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Weekend Interview: RET Ventures Principal Aaron Ru

This series gets into the heads of the decision-makers of CRE, the people shaping the industry by setting investment strategy, workplace design, diversity initiatives and more.

Aaron Ru is a principal at RET Ventures, a venture capital firm focused on real estate technology. RET was founded in 2017 in collaboration with REITs and private owner-operators of U.S. multifamily and single-family properties.

Most of RET's investments are in technologies that solve issues for rental operators by innovating in smart home technology, WiFi, modular construction and more. The firm now has 28 portfolio companies, including SmartRent and Measurabl, and its more than 40 strategic investors own 9,000 multifamily assets and 137,000 single-family homes totaling more than 2 million housing units across the country. 

Ru said a glut of financing in 2021 drove growth among some mediocre proptech companies, and now some of those weaker firms are struggling and shaking up the market. On the other hand, he thinks single-family rental investment is in early stages, and expects that to continue to explode in popularity, especially among institutional players that may edge out mom-and-pop investors.

When his head isn't in the digital cloud, Ru likes to take in the big fluffy kind near his Utah home, skiing, mountain biking and scoping out swim spots with his golden retriever, Rosie.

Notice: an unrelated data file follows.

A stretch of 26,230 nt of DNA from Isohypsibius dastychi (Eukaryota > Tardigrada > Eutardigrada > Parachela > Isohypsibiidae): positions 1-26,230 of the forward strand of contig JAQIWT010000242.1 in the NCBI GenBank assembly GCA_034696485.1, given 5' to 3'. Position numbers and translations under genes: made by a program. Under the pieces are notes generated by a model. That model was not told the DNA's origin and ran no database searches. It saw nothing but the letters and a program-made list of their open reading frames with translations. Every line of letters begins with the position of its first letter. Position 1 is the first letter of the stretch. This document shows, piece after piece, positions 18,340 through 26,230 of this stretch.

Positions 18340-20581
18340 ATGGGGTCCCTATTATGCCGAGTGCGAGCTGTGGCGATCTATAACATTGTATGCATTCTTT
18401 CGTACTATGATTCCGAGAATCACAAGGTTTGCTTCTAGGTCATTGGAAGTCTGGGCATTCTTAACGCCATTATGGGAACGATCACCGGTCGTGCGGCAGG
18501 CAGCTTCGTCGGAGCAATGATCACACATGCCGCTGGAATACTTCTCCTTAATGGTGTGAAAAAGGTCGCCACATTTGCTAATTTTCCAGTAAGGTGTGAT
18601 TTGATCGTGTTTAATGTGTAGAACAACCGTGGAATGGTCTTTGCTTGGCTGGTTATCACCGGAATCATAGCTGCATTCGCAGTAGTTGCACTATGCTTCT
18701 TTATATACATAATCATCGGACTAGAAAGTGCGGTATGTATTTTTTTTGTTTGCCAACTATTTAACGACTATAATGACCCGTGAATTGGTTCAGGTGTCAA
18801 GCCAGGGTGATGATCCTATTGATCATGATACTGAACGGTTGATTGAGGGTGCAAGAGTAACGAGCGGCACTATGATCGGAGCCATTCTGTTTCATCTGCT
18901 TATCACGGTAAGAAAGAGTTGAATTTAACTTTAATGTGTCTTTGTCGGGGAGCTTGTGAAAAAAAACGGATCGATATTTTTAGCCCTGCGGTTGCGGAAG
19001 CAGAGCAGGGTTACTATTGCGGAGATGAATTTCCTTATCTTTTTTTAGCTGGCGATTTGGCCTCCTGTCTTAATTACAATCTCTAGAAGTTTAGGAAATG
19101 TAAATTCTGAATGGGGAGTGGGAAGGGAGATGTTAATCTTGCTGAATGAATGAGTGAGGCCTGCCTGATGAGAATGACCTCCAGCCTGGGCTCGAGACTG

The following has been lightly edited for style and clarity.

RET Ventures' Aaron Ru with his wife, Beverly, and their dog, Rosie

Bisnow: Baron Rothschild once said the “time to buy is when there’s blood in the streets.” Where is the blood today?

Ru: Focusing on real estate technology, some companies with mediocre prospects were still able to raise in ’21 due to the glut of VC dollars. Now those companies are shutting down. Good companies (demonstrating strong growth, product vision, product market fit) definitely were able to raise capital in ’21, but even some of those companies are struggling to raise due to many VC investors hitting pause this summer.

In proptech, startups exposed to the retail single-family home transaction have the most blood in the street. Companies like Compass,, etc. are struggling with mortgage rates skyrocketing and transactions falling precipitously.

Bisnow: What is your most controversial CRE opinion and why are you right about it? 

Ru: The institutionalization of single-family rentals will dramatically accelerate in the 2020s. This trend has already begun, but we are far, far from the peak. With massive inflows of capital (more than $40B has been raised in the last two years), the asset class is quickly transforming, and the mom-and-pop investors who dominated SFR will face a lot of increased competition.

Bisnow: If you weren’t in real estate, what path would your career have taken?